What I’m working with is: 3-bit RGB colour, which means it’s only 8 possible colours on screen, and I have to use these same 8 colours to make every single graphic in the game. The second restriction is FM chip sound, via YM2203 (and if patreon funding allows, YM2608 would be a selectable option for players). I’m using modern conveniences to emulate these restrictions, because making an actual PC-88 game would severely restrict the audience to people who own PC-88s or feel like going through the frustration of setting up an emulator. And because emulating the soundchip directly might not work properly on every PC, the sound will be rendered to OGGs off an emulator on my machine.


While Amihailu in Dreamland did have a plot it was more exploration focused. Hell Diary seems to be more about the plot. Is that right? And if so, was that a conscious decision you made, to concentrate more on plot for your second game?


Yep, this game is more grounded in “reality” even though it also takes place in the same fantasy world. It’s not nearly as nonsensical, or comical, or strange, and there’s always an explanation for something that’s consistent to the world’s internal logic. For that game it seemed fitting that a character as bizarre as Amihailu would be at home in an equally bizarre world.


Could you introduce the characters we’ll be following in Hell Diary? And how will we experience their stories?


Sure. For each of these characters, you’ll be controlling them directly:


Kekoha Tanmun: Born 17 June, 1950. A professor of mathematics at Lanmun University. She’s not very religious, but she does have the odd tendency to nationalism. Despite this, she’s dating a foreigner. She begins the game out of town for a convention and, on the way home, runs into a dangerous criminal…

Eun Utai: Born 10 February, 1954. She’s a programmer working at the DelmunSoft offices in Nampodon, a suburb of the capital city. Comes from an impoverished background, very religious with strong ties to the clergy. Her sister Chun is in the Royal Legion, which has become more of a secret police force. If she sounds familiar, Chun also appeared in Amihailu in Dreamland.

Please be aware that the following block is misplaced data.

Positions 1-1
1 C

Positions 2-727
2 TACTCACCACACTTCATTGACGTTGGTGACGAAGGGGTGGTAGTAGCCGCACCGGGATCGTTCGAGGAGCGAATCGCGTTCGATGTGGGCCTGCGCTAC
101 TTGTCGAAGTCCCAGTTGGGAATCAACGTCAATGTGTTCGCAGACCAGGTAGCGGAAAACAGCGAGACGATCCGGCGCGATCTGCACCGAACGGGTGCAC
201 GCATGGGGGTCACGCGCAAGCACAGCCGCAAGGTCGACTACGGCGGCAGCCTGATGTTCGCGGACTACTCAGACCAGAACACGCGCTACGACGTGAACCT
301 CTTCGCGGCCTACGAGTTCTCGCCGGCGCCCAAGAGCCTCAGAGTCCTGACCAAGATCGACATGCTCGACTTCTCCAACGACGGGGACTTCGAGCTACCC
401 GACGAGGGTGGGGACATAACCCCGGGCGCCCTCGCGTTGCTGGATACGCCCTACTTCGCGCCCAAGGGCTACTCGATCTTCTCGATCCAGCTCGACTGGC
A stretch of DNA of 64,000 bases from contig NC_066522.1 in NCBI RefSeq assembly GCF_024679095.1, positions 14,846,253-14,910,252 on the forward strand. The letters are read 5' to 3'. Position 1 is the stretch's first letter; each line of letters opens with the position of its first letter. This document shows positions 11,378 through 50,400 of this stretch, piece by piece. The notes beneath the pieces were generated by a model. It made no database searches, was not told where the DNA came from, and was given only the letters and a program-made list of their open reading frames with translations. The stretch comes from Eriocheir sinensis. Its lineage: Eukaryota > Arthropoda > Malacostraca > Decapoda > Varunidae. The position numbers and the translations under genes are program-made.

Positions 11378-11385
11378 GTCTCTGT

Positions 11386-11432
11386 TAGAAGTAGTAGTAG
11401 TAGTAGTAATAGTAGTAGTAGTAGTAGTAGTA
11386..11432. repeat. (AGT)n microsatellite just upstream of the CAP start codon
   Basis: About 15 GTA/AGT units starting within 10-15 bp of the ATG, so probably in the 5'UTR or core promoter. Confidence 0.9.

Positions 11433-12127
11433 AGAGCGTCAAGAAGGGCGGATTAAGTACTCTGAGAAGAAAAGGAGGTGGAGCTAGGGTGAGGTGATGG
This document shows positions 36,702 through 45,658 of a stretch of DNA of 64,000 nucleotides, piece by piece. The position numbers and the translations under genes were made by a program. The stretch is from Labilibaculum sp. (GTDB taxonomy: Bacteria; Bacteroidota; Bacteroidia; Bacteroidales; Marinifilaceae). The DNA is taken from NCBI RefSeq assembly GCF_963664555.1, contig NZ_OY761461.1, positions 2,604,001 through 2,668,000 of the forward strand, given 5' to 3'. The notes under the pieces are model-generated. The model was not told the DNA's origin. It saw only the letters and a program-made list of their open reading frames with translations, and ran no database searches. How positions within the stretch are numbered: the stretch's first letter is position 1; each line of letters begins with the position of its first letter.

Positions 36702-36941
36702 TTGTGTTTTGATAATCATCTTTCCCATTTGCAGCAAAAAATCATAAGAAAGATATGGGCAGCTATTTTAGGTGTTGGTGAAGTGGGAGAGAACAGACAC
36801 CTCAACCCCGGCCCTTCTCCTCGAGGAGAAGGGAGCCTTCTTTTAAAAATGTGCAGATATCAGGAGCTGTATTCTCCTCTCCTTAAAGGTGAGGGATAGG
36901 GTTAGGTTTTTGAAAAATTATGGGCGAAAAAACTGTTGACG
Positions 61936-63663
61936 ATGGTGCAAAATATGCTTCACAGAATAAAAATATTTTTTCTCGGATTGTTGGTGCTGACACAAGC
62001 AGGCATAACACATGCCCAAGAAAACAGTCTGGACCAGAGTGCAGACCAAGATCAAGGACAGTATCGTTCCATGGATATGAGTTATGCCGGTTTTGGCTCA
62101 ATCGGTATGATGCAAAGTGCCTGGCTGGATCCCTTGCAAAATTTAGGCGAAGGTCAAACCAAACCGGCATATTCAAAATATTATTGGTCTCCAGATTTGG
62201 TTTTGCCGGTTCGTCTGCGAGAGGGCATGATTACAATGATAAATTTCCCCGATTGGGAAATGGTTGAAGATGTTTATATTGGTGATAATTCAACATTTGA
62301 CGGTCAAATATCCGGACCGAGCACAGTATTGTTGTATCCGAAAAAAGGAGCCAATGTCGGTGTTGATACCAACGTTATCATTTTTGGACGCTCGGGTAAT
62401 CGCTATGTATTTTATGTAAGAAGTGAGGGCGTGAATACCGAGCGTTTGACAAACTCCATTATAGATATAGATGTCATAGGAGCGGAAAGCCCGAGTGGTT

Anastasiya “Nastya” Falken: Born 21 March, 1965. A red-haired foreign high school student with a huge interest in computers and electronics on a class trip for immersion study. She’s a wizard with electronics and tools and can’t wait to get her hands on something more advanced than a dumb terminal. She’s also the mother of Mikhail from Amihailu in Dreamland.


Can we expect more weirder scenarios in Hell Diary? As strange as Amihailu in Dreamland? Or is this not right for this game?


I wouldn’t rule out the possibility of really strange stuff. It is a fantasy world and it is the same timeline and everything Amihailu and Dreamland is set in, just 30 years before that game. But I’ll do my best not to make it too jarring! It’s always more fun with words and imagery than explicit scares, at any rate.

Finally, how can people keep track of what you’re up to? And where will they be able to find out more about Hell Diary?


I post major updates on my doings to my site, and smaller updates (technical victories and the like) to Twitter and such. A lot of updates I post via Patreon would be public as well (and all of the currently posted ones, are!).

Chris Priestman